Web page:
It certainly wouldn't be a true qualifier if it wasn't for some gamesmanship by the hosts.

In the past, the gamesmanship usually has been reserved for ardent supporters of host teams blaring music outside the visiting team hotel and waking up players with phone calls to their rooms in the middle of the night. Central American crowds, including Costa Ricans, also have been known to throw ojjects such as coins, batteries and plastic bags of urine at the gringos during the national anthem.

Deprived of their usual venue that has made playing down here a chamber of horrors for the U.S., the Ticos have made life as hard as possible for their American rivals.

Some of that was fueled by the Snow Bowl game in Commerce City, Colo. on March 22, when a blizzard almost made the Sport Authority Field unplayable. It was playable enough for Clint Dempsey, who scored the lone goal in a 1-0 U.S. win. The Central Americans protested the match, claiming it should never have been played in the snow, but FIFA rejected their appeal. Still, the U.S. has received the brunt of the public blame by the Costa Ricans, not FIFA.

Usually, competing countries will reciprocate and help out with requests, which the U.S. Soccer Federation says that it has, but the Costa Rican Football Federation appears to have gone out of its way to make life a little extra difficult through some unique gamesmanship.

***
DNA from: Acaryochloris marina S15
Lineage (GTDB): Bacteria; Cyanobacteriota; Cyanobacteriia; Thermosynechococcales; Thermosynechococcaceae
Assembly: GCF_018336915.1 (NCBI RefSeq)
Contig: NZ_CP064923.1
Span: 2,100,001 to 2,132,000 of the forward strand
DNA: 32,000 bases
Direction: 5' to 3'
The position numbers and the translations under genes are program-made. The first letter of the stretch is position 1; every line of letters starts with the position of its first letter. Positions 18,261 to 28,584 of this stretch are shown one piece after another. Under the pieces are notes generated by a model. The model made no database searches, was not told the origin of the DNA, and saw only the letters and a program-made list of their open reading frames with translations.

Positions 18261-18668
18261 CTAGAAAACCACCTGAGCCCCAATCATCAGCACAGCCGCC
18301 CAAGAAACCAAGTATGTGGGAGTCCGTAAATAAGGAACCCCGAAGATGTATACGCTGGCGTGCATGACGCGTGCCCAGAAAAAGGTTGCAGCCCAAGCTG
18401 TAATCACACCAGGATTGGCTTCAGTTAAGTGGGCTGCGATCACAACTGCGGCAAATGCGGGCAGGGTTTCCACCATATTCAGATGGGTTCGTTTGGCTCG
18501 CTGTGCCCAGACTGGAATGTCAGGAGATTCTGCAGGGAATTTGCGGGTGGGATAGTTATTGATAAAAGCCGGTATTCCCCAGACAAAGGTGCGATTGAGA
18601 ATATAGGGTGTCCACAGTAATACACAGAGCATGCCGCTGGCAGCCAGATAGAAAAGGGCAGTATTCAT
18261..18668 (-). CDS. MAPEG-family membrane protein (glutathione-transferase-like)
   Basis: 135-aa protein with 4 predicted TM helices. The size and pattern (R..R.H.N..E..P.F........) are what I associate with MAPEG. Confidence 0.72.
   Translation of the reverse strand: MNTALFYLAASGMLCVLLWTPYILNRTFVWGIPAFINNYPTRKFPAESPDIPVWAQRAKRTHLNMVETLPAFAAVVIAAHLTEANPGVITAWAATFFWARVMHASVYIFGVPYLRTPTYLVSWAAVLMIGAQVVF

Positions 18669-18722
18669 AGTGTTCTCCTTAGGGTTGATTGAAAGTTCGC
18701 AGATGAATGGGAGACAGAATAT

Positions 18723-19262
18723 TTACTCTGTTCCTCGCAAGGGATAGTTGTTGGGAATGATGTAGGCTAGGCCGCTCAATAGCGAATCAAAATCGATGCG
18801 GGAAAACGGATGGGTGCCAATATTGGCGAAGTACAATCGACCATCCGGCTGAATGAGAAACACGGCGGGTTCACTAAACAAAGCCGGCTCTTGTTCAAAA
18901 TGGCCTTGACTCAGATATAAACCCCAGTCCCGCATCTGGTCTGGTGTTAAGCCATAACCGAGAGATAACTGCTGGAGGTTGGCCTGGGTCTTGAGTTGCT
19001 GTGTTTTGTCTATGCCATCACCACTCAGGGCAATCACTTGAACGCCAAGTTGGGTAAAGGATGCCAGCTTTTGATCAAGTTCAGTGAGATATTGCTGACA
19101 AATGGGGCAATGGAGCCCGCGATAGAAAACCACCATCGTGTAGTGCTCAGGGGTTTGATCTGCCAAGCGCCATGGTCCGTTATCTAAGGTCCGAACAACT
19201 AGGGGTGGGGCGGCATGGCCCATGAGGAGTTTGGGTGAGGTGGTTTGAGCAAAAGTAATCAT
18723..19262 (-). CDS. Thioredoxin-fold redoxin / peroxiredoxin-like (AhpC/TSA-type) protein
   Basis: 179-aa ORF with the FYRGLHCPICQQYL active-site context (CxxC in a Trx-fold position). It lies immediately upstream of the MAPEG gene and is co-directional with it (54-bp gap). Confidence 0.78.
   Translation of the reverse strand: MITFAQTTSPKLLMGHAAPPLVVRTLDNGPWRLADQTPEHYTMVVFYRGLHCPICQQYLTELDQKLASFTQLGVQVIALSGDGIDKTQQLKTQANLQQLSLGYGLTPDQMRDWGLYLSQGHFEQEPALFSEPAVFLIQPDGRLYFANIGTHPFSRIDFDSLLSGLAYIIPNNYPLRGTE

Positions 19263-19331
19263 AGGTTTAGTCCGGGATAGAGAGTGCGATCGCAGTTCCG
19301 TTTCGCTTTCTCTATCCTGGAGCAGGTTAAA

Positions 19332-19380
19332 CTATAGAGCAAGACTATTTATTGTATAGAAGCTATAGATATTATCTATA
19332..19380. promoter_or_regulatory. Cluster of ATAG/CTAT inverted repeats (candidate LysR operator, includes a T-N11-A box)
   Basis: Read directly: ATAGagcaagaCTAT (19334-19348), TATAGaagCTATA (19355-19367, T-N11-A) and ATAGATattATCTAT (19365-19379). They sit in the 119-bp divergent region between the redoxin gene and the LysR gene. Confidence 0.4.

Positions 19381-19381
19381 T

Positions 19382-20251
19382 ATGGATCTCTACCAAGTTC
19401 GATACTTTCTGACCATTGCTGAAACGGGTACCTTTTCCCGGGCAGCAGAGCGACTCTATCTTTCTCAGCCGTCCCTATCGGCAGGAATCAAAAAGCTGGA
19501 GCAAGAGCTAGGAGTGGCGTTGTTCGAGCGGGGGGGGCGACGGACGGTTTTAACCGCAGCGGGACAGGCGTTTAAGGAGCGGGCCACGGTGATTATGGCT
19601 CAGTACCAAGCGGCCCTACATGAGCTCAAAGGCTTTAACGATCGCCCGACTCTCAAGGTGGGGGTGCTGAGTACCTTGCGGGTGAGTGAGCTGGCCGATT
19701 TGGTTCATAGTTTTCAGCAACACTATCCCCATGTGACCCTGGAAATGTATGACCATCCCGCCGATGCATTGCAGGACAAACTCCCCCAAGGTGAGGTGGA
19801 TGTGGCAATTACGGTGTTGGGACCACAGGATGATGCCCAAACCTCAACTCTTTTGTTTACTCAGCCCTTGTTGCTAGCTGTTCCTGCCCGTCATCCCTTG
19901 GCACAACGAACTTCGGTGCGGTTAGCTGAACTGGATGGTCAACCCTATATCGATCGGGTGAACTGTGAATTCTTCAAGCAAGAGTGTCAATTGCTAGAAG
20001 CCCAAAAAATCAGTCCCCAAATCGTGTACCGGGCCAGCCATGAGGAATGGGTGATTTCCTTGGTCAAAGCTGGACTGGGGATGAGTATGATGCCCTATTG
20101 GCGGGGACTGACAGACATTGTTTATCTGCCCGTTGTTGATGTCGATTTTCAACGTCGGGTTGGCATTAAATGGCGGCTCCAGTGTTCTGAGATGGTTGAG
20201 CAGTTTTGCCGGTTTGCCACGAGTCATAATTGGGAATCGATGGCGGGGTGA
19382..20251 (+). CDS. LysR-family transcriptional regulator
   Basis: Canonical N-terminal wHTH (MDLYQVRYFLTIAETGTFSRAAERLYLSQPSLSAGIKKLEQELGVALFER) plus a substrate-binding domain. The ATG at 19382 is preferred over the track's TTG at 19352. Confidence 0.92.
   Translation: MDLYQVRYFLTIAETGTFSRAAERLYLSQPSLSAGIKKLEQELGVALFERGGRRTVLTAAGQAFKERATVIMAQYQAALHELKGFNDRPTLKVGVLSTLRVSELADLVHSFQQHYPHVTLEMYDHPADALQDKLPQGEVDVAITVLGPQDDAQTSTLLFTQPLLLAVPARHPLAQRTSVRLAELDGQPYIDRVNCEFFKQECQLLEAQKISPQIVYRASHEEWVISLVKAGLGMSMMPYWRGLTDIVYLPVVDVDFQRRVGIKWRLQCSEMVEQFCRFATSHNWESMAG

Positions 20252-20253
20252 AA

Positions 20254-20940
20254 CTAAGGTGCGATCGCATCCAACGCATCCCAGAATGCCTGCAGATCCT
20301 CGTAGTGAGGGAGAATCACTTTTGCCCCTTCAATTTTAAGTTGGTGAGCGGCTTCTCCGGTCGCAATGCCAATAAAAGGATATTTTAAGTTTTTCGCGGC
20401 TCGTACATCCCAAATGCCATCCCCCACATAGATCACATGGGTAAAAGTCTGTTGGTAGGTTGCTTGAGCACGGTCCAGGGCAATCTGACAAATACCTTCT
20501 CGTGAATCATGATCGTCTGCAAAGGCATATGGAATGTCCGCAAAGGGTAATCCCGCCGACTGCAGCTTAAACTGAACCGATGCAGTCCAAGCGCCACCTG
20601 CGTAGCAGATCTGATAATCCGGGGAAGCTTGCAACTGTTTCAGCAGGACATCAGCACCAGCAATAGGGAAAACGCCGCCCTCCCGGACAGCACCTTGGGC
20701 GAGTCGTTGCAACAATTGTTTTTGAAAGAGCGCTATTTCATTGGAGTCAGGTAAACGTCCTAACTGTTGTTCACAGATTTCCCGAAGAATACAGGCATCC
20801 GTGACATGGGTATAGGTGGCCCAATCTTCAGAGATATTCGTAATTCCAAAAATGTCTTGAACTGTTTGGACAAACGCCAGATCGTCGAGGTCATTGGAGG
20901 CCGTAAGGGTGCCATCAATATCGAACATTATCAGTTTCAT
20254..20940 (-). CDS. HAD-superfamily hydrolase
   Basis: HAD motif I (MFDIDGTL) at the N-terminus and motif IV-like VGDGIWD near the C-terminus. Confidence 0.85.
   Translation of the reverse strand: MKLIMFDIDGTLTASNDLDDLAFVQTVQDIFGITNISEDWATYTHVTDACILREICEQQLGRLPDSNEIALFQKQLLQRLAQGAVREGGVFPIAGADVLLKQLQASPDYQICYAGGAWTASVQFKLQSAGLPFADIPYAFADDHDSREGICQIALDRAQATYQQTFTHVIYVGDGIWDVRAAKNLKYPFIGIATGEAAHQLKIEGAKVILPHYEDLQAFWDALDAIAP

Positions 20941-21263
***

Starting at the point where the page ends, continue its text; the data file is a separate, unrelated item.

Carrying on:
The Americans experienced trouble finding a training site until Dos Pintos, the country's leading dairy producer, came through and allowed the Americans to train at the company's official headquarters outside of San Jose on Wednesday morning. Amid several buildings, delivery trucks and a flurry of activity and traffic, there was a soccer field smack dab in the middle of the complex.

Vaca, the official mascot of the company (someone in a cow costume), got into the act, dancing and prancing behind the mixed zone and honking its loud and obnoxious horn while several players, including Gonzalez, were being interviewed.

The U.S. wanted to train with official World Cup qualifying game balls, as is the preference for most, if not every team in qualifying. The U.S. team was told that those balls could not be found.

If the U.S. was bothered by the gamesmanship, including the airport greeting, no one showed it.

"It was a good welcome, a good welcome," Howard said. "It's kind of fun when you get it. We don't always have that kind of reception."

Howard and his teammates hope to turn that around and give the Ticos’ fans a proper farewell on Friday night.